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FIREPOT ~ Dehydrated Expedition Rations

Two FIREPOT dehydrated meals in their distinctive dark yellow waterproof plastic packaging - meals are also available in less durable light brown eco-packaging [©BM]
FIREPOT dehydrated expedition rations were one of the new, to me at least, ranges on display at this year’s Outdoor Trade Show (OTS 2019) in Manchester, writes Bob Morrison.


When I first spotted these meal pouches at OTS 2019 I presumed them to be just another freeze-dried food option, but a closer look shows that the Dorset-based producer uses high speed air flow dehydration rather than extreme low temperature lyophilisation (cryodesiccation) to extend the shelf life of the food.

Instructions, ingredients and allergen notes are on a label on the rear [©BM]

Mankind has been dehydrating food for thousands of years, just think of raisins or air-dried ham, and FIREPOT just do pretty much the same thing but using modern methods rather than waiting for Mother Nature to do her thing. Unlike some freeze-dried meal manufacturers, who combine dried individual ingredients in the pack and let the reconstitution of the mix turn it into a dish, the guys at FIREPOT actually make the complete meal and then dehydrate it meaning it looks and tastes more like the original when rehydrated; indeed the dehydrated pouch contents even look very different from usually powdery contents of packs produced by lyophilisation.

Remove oxygen absorber before adding water – note texture of contents [©BM]

In my opinion, the texture of the two FIREPOT meals I tried was much better than freeze-dried and I did not encounter any gritty bits which had not properly reconstituted; something which can sometimes be a problem with freeze-dried pouch contents if you do not ensure the very bottom of the pouch is very quickly stirred after the water is added. Dehydrated meals are less powdery than freeze-dried, but to properly rehydrate they take much longer standing time – fifteen minutes rather than eight to ten – but I reckon the wait is worth it. Both meals I tried were non-vegetarian and my mouth tells me their claim that they use three times as much meat in their non-vegan pouches than the market leaders in the expedition foods arena stands up well. Note for our mates at East-West Trading, before they ask the question via FB, half of the current FIREPOT range of ten meals are suitable for those of the vegan persuasion.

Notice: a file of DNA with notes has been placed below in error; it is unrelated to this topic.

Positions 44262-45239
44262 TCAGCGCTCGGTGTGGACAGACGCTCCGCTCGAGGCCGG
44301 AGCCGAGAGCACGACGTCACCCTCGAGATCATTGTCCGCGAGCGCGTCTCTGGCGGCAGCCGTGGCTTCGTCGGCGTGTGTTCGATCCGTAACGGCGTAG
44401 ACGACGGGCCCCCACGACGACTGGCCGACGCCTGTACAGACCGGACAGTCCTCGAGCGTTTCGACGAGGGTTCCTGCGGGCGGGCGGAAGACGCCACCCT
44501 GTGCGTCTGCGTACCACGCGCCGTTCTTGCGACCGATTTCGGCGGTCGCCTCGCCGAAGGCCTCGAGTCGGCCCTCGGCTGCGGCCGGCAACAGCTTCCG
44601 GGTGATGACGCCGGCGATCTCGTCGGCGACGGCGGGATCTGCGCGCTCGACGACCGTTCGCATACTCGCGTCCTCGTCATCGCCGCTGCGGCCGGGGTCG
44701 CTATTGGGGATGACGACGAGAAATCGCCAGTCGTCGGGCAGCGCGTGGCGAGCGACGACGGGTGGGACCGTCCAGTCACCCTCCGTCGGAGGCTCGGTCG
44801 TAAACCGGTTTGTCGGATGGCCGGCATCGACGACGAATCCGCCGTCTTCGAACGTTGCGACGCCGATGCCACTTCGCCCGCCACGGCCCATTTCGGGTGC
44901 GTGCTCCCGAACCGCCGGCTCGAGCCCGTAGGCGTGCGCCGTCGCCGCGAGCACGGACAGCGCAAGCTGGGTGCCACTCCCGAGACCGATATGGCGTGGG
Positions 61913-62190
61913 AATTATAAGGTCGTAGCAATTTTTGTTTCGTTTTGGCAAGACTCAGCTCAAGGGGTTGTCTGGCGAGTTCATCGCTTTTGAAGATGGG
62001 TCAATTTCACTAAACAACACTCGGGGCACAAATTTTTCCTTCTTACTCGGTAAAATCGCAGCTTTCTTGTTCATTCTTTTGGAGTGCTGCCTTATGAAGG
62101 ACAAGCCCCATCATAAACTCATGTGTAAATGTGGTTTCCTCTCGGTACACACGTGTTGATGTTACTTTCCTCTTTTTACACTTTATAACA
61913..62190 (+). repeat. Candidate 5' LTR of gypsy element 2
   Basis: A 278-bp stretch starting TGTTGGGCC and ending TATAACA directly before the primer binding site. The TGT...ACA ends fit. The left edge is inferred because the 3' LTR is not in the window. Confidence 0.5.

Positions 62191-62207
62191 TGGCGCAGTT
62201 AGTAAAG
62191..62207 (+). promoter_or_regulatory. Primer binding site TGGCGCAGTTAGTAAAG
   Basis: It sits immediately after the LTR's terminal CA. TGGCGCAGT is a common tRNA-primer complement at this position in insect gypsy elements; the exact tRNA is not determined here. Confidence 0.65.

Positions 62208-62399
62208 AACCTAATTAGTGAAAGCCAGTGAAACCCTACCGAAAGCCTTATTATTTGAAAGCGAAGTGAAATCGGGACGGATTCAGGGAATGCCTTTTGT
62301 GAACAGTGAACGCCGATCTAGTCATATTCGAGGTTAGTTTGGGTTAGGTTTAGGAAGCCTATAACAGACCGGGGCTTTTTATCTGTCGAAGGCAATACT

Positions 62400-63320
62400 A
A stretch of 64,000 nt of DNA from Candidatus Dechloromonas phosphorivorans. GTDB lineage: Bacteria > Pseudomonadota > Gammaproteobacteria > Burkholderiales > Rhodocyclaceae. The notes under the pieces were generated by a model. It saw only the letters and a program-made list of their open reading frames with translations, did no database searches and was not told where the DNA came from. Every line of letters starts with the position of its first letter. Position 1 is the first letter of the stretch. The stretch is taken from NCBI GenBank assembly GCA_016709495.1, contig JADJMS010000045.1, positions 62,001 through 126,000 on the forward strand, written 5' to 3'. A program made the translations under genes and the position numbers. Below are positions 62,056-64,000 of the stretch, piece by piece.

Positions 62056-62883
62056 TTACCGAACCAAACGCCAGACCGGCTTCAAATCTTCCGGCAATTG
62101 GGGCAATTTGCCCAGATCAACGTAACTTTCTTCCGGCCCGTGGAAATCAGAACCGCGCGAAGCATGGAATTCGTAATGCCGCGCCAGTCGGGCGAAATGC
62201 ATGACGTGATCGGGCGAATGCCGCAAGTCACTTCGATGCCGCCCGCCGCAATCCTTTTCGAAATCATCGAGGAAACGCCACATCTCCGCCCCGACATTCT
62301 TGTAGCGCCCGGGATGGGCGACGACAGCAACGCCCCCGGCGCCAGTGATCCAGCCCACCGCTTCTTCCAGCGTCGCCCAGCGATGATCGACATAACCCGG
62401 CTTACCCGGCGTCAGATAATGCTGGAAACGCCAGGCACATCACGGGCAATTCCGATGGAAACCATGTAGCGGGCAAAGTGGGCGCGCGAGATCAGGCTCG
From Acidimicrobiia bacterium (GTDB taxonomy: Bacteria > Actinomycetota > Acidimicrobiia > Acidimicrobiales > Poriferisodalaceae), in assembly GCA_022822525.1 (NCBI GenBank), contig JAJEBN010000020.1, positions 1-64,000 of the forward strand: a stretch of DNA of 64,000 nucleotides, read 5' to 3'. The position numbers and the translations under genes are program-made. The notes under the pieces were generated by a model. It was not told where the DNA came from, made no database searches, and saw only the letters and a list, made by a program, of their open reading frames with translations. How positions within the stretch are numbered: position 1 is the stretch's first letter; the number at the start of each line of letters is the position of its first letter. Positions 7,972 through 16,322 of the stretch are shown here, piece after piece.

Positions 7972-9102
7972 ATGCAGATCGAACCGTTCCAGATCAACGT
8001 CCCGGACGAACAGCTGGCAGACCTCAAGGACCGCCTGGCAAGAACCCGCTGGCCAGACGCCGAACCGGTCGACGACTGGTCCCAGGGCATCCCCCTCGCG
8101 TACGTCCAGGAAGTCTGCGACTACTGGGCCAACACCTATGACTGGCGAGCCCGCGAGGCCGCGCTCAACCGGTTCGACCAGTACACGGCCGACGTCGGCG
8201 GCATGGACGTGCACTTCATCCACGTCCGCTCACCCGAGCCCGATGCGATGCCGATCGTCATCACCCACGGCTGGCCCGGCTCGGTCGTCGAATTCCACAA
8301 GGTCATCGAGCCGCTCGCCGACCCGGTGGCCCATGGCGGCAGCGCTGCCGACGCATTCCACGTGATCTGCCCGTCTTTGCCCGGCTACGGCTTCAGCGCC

The dehydratred contents look very different from the more usual freeze-dried [©BM]

There are two types of FIREPOT pouches available – the standard tough and waterproof plastic type suitable for expeditions where the elements are likely to be against you, in a distinctive dark yellow pack, and a slightly less durable but eco-friendly compostable version, in a dark beige pack which looks similar in colour to cardboard cartons. If you do not have composting facilities FIREPOT say: “While throwing your compostable pouch into common household waste means it will end up in landfill, it will still compost down to nothing in less than a year. This is compared to plastic which can take over 500 years to do the same.”

Rehydrated Beef Stew – the thin gravy has sunk to the bottom [©BM]

Just like preparing a freeze-dried meal, one needs to tear off the top of the packet, pour in a set amount of boiling water, stir the contents well, reseal the pouch using the zip-lock strip at the top, stand for a set period, then stir once again before eating. Water level markers are printed on the outside face, but for taste tests I usually use a measuring jug to ensure I get it right. The Beef Stew With Pearl Barley requires 280ml, and this was precisely what I added, but when the results were decanted into a bowl for the photograph there was much less gravy than I expected. Consequently, when preparing the Posh Pork And Beans for brunch next day I added a little more than the recommended 350ml and as a result I ended up with too much gravy. My conclusion is that the Pork & Beans is actually intended to be a drier dish. Both packs generate a fraction over 500kcal.

Rehydrated Posh Pork And Beans – I added a little too much water this time [©BM]

Now the important bit. What do the meals taste like? First and foremost, these do not taste anything like standard freeze-dried dishes. The simplest description I can give is that in both taste and texture they are like home-made and both dishes I tried, made from either minced beef or minced pork, were not too different from my own version of a mince stew; the potato component, however, appears waffle-like and I presume this is a requirement of the dehydration process. Neither of this pair were spicy, but I suspect both their veggie / vegan Chilli Non Carne And Rice and their more conventional Chilli Con Carne And Rice would tickle my taste buds so next time I get the chance I plan to try one of these.

Taster packs – either Meat or Vegan – are available [©FIREPOT]

We were given our review samples on the VANGO (AMG Group) stand at OTS 2019, as this Scottish company is distributing FIREPOT to the retail trade, but meals can be individually purchased direct from the FirepotFood.com website. They also produce Mini Taster Packs, containing either meat or vegan dishes, of four half-portion pouches which I reckon could make an ideal lightweight ‘just in case’ fall-back to carry in grab bag or daysack.


[ images © Bob Morrison unless noted ]

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